Jacob prepares for his meeting with Esau – Held on Sunday, October 27, 2013

Outline of Session held on 10/27/13

  1. Previous Week’s [10/20/13] Review
  2. Background to today’s Reading
  3. Reading
  4. Discussion

Previous Week’s [10/20/13] Review

Over the past two or three sessions we have ended up spending nearly an hour in review of the previous week’s discussion; much of which was prompted by parts of the discussion that I found of interest.  I wanted this week [10/27/13] to focus instead on the readings themselves.  We didn’t have any trouble doing exactly that.

Background to today’s readings.

Gen. 32:01 – 03 moves us from the departure of Laban to God sending his messenger to Jacob.  This is the third time in the Jacob narrative God sends angels/ messengers to Jacob. The place at which this occurs is named God’s encampment.  Throughout this section of the narrative we read about encampments; a word, symbol, of God’s protection. But as we will learn that protection has an edge to it which will be manifest in one of the most famous and most discussed passage – Jacob wrestles with God and emerges holding his own, physically hurt, and his name changed.

Gen. 32: 04 – 22 reveals two important insights not only into the character of Jacob but really how all of us need to address the challenges that face us.  Jacob is aware first of all that he conned his brother Esau of his birthright, and leaves Canaan, his homeland, in part because Esau wants to kill him. He is to learn that Esau is heading toward him with some 400 men.  Fear wells up within him.  What does he do?  He plans and he prays.  More than a thousand years later, St. Augustine captured this approach by telling us, “Pray like it all depends upon God.  Act like it all depends upon you.”  This is what Jacob does.  What we are invited to do.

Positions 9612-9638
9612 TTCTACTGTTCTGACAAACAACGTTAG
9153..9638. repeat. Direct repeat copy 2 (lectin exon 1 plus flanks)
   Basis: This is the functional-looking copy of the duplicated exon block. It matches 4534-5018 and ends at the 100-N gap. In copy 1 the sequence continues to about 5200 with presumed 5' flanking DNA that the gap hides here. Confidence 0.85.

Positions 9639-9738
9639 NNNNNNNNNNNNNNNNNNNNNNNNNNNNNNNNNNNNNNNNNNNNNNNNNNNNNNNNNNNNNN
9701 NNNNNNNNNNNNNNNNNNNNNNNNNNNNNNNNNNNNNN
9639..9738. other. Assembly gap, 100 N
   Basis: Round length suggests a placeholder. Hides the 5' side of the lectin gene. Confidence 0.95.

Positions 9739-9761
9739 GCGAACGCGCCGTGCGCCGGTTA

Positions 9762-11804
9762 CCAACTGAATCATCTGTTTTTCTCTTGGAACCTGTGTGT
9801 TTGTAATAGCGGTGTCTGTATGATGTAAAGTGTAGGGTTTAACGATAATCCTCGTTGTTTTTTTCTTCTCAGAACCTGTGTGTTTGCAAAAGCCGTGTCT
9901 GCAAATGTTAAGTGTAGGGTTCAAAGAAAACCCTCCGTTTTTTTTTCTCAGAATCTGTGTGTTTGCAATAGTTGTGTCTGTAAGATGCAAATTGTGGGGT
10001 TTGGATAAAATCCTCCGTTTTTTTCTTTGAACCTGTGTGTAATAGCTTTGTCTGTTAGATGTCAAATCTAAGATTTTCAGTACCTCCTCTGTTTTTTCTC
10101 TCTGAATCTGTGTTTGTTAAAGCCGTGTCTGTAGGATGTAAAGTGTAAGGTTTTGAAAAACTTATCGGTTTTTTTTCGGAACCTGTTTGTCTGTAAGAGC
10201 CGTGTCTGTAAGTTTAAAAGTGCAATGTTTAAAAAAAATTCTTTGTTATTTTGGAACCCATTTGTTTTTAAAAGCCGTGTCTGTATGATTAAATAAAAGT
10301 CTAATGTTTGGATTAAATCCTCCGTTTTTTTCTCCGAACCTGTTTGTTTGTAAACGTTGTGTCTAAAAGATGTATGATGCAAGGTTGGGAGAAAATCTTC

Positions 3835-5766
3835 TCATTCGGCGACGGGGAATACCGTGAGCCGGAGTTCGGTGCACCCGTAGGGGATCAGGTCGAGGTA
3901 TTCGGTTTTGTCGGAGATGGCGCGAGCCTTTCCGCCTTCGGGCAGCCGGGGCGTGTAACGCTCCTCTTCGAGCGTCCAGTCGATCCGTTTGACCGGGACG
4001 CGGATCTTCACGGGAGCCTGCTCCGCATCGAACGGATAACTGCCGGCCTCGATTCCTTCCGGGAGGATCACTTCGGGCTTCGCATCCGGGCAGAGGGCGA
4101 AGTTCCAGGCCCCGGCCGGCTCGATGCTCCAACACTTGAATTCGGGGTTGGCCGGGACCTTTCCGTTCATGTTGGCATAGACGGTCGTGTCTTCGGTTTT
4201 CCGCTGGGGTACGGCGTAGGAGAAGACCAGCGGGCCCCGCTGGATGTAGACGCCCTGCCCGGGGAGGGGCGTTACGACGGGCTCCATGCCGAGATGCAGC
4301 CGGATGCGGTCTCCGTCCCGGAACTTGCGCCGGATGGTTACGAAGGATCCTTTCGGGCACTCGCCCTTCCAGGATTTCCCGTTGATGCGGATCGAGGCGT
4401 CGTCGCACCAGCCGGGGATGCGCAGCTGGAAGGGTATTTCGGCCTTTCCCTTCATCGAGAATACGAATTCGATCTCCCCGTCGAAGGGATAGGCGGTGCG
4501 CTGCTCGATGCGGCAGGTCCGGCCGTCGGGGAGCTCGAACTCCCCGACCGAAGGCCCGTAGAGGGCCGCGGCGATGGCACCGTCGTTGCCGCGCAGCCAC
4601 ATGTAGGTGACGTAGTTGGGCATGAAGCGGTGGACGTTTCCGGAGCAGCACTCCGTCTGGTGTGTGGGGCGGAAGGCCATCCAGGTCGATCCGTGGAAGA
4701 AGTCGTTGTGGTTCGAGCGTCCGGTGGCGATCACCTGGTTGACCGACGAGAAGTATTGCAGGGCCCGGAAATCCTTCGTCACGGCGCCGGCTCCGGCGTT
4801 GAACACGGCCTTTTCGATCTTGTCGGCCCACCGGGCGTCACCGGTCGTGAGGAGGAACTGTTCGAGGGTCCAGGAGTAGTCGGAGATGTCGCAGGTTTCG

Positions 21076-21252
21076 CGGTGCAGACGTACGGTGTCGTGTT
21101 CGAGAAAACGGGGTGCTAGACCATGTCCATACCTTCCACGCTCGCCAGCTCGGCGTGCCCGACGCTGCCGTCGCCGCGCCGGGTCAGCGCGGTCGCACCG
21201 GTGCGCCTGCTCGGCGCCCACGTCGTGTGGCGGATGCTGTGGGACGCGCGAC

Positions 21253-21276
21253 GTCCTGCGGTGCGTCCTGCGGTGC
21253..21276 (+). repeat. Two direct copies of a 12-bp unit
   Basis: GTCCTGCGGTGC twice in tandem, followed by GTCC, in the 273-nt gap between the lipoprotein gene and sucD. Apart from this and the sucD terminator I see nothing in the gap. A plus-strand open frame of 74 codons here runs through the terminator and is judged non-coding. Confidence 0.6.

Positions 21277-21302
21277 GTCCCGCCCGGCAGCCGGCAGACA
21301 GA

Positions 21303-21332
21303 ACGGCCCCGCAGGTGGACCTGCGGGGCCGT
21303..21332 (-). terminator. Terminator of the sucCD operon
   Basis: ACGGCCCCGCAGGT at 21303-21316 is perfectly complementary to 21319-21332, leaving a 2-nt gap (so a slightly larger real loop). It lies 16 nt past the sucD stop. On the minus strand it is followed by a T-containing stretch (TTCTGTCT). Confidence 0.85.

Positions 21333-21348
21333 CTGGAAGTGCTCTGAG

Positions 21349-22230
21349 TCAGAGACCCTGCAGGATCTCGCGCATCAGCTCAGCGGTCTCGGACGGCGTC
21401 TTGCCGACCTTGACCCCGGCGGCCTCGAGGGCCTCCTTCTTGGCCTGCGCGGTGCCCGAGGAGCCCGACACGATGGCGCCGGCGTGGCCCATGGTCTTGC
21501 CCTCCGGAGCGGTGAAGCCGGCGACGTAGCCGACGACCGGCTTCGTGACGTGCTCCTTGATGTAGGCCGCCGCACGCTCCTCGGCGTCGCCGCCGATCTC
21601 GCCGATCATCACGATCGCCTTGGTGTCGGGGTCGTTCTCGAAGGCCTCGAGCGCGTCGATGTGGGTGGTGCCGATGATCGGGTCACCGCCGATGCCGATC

In Gen. 32: 04 – 09 Jacob sends his messengers to Esau.  The words he instructs his messengers to say helps us to recognize an aspect of Jacob’s plan in approaching his brother.  Esau is lord, Jacob is servant. Jacob hopes to gain Esau’s favor.  When he learns that Esau is approaching with 400 men, he responds again with a plan; he is eminently practical.

Gen. 32: 10 – 13 is a prayer form that our author places on the lips of Jacob.  Each of the four verses expresses one of the elements in this prayer form.  Take time as you read the prayer to discern as best you can those elements.  Attempt to put words to what Jacob is doing in each verse, why is he doing that.  Think of the prayer that Jesus taught us, the Our Father, and see if you can recognize a similar structure.

Gen. 32: 14 – 22 provides greater details to Jacob’s plan.  He is leaving nothing to chance as he offers his brother gifts of more than 500 animals, arranges them in three separate droves, instructs his servants exacting what they are to say, how they are to act.  He definitely is micromanaging this event.

In Gen. 32: 21b – 22 there is a play on the Hebrew word, penim, which means both “before” and “face.”  Later on I read a translation that attempts in English to help us see that play at work.